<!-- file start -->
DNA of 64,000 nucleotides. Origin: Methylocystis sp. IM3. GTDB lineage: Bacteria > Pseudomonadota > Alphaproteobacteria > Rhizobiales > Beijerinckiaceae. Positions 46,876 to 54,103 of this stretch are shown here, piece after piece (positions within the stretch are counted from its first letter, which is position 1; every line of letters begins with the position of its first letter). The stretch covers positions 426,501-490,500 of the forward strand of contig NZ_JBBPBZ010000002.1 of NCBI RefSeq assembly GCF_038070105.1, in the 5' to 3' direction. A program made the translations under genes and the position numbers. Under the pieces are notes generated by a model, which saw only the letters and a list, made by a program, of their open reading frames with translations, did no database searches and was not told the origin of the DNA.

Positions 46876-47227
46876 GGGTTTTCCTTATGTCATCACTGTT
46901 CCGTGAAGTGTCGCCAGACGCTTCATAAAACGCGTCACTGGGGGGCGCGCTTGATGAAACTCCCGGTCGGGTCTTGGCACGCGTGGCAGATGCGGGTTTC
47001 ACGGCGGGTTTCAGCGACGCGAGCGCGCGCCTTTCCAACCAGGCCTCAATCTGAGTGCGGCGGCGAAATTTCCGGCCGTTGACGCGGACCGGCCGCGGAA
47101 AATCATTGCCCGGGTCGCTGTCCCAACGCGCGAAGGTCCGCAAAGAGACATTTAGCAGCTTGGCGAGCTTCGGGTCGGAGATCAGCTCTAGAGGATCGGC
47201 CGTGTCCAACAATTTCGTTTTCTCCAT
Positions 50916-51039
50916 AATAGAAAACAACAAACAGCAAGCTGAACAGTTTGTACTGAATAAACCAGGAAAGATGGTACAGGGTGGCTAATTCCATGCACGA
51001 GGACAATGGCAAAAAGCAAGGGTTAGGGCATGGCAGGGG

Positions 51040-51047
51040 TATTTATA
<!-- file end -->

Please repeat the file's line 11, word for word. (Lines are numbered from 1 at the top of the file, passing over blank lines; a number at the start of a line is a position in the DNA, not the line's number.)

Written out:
Positions 51040-51047